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Linux chattr Command Tutorial for Beginners (5 Examples)

The chattr command in Linux is a utility that allows users to change file attributes on a filesystem. This command provides enhanced control over files by setting attributes that can modify file behaviors in ways not achievable through regular permissions. For instance, using chattr, one can make a file immutable with the “+i” attribute, preventing it from being modified, deleted, or renamed, even by the root user. Other attributes include “+a”, which permits a file to be opened only in append mode, and “+u”, which ensures that file contents are saved for undeletion. These attributes can be particularly useful for securing critical system files, preventing accidental deletions, and managing files more granularly. The command must be executed with superuser privileges and is typically used by system administrators to enhance the security and integrity of important files within the Linux filesystem.

Often, a Linux computer is used by different users, so it is possible that these users access a common group of files. This opens the door to problems like accidental deletion or editing of important files, which you, as an administrator, definitely don’t want.

In this tutorial, we will explain this tool with some easy-to-understand examples. But before we do that, we should mention that all the examples here have been tested on Ubuntu 24.04 LTS and Debian 12.

The Linux chattr command

The chattr command is used to change file attributes on a Linux file system. Following is its syntax:

chattr [ -RVf ] [ -v version ] [ mode ] files...

And here’s what the man page says about it:

       chattr changes the file attributes on a Linux file system.

       The format of a symbolic mode is +-=[aAcCdDeijsStTu].

       The  operator  '+'  causes  the  selected attributes to be added to the
       existing attributes of the files; '-' causes them to  be  removed;  and
       '=' causes them to be the only attributes that the files have.

       The  letters  'aAcCdDeijsStTu' select the new attributes for the files:
       append only (a), no atime updates (A), compressed (c), no copy on write
       (C), no dump (d), synchronous directory updates (D), extent format (e),
       immutable (i), data journalling (j), secure deletion  (s),  synchronous
       updates  (S),  no tail-merging (t), top of directory hierarchy (T), and
       undeletable (u).

       The following attributes are read-only, and may be listed by  lsattr(1)
       but  not  modified  by  chattr:  compression  error (E), huge file (h),
       indexed directory (I), inline data (N), compression raw access (X), and
       compressed dirty file (Z).

       Not  all  flags  are supported or utilized by all filesystems; refer to
       filesystem-specific man pages such as btrfs(5), ext4(5), and xfs(5) for
       more filesystem-specific details.

The following are some Q&A-styled examples that should give you a good idea of how the chatter command works.

Q1. How to use chattr command?

Suppose you want to make a file read-only. To do so, run the chattr command with the +i option and the file name as input.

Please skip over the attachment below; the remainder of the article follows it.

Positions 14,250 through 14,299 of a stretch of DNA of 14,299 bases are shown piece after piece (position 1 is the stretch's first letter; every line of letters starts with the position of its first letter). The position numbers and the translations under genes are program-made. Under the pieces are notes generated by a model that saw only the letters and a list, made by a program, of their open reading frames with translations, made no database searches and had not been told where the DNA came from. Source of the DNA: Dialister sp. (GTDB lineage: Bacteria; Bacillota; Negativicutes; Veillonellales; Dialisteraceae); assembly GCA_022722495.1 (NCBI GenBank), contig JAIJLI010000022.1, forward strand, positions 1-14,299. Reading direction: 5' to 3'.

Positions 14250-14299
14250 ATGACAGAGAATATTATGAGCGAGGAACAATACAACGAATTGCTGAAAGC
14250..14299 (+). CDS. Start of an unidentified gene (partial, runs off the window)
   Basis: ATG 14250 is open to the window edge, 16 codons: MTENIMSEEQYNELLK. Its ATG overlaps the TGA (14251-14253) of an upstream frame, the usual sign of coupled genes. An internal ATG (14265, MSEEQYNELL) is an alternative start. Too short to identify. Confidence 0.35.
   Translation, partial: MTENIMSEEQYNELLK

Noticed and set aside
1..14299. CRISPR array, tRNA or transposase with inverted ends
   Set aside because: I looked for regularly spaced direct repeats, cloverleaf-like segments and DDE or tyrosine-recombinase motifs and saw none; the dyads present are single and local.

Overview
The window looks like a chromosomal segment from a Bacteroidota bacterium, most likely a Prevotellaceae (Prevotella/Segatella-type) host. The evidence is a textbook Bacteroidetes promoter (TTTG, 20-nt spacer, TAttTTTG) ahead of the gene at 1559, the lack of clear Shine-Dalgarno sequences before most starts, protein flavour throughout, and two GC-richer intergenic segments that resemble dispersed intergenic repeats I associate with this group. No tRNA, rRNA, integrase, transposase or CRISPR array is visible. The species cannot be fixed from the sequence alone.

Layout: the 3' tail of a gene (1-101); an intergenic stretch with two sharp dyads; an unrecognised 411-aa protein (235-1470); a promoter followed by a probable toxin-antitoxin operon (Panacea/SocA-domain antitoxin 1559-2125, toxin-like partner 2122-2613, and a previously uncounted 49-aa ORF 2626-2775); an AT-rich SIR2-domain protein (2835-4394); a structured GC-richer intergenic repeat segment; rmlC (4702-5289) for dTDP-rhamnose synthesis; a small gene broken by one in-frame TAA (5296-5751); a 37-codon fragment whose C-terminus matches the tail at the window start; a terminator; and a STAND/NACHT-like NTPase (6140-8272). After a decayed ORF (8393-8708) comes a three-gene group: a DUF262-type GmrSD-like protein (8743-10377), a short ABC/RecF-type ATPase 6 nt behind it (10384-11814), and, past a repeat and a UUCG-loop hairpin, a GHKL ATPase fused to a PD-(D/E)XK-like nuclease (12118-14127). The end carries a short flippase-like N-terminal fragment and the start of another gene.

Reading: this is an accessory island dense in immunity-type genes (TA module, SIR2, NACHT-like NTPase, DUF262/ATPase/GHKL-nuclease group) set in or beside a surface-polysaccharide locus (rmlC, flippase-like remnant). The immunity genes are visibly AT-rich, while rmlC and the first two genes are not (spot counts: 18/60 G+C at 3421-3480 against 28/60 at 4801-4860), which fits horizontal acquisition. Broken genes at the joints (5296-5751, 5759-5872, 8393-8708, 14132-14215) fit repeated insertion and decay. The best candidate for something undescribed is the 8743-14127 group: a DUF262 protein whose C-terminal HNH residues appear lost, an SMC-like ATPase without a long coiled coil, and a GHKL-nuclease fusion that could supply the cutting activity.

For example:

chattr +i test.txt

The following screenshot shows no other operation was successful on the file once it became read-only using chattr.

Note: As you would have already observed, you need to have root privileges to use the chattr command.

Q2. How to remove the read-only restriction imposed by chattr?

This is simple – all you have to do is to use the -i option instead of +i. For example:

chattr -i test.txt

So you can see the read-only factor got removed with the -i option.

Q3. How to provide append-only permission to a file?

Sometimes, you may not want a full restriction on a file. What I mean is that you may want to provide users with append-only access to a file so that new information can be added, but existing information cannot be deleted or edited. This is also possible using Chattr through the +a option.

chattr +a test.txt

So you can see that we could append to the file now but could not edit existing information or delete the file. To reverse this behavior, use the -a option.

chattr -a test.txt

Q4. How to apply a restriction using chattr to all files in a directory?

This can be done using the flag -R, which lets you recursively change attributes of directories and their contents. For example, if you want to make all files inside the test-dir directory as read-only, use the chattr command in the following way:

chattr -R +i ./test-dir/

The following screenshot shows the read-only restriction was successfully applied to all files inside the directory.

Q5. How to check chattr attributes applied on files?

To check if a chattr attribute was successfully applied, we have tried performing operations like editing the file or deleting it. But a separate command lets you easily see if the attributes were applied or not. The command in question is lsattr.

lsattr [FILENAME]

For example, the following screenshot shows lsattr output clearly suggesting the ‘i’ attribute was applied to all files in the directory.

Just to reconfirm, here’s the output after the -i option was used.

As you can see in the screenshot above, the read-only attribute was removed from all files.

Conclusion

You will likely agree that chattr is a must-know command line tool if you are a system admin or manage users on a Linux machine in general. Effectively using the command can save you a lot of hassle. This article should be enough to get you started with the command. Once you’ve practiced the examples we’ve discussed here, head to the tool’s man page to learn more about it.


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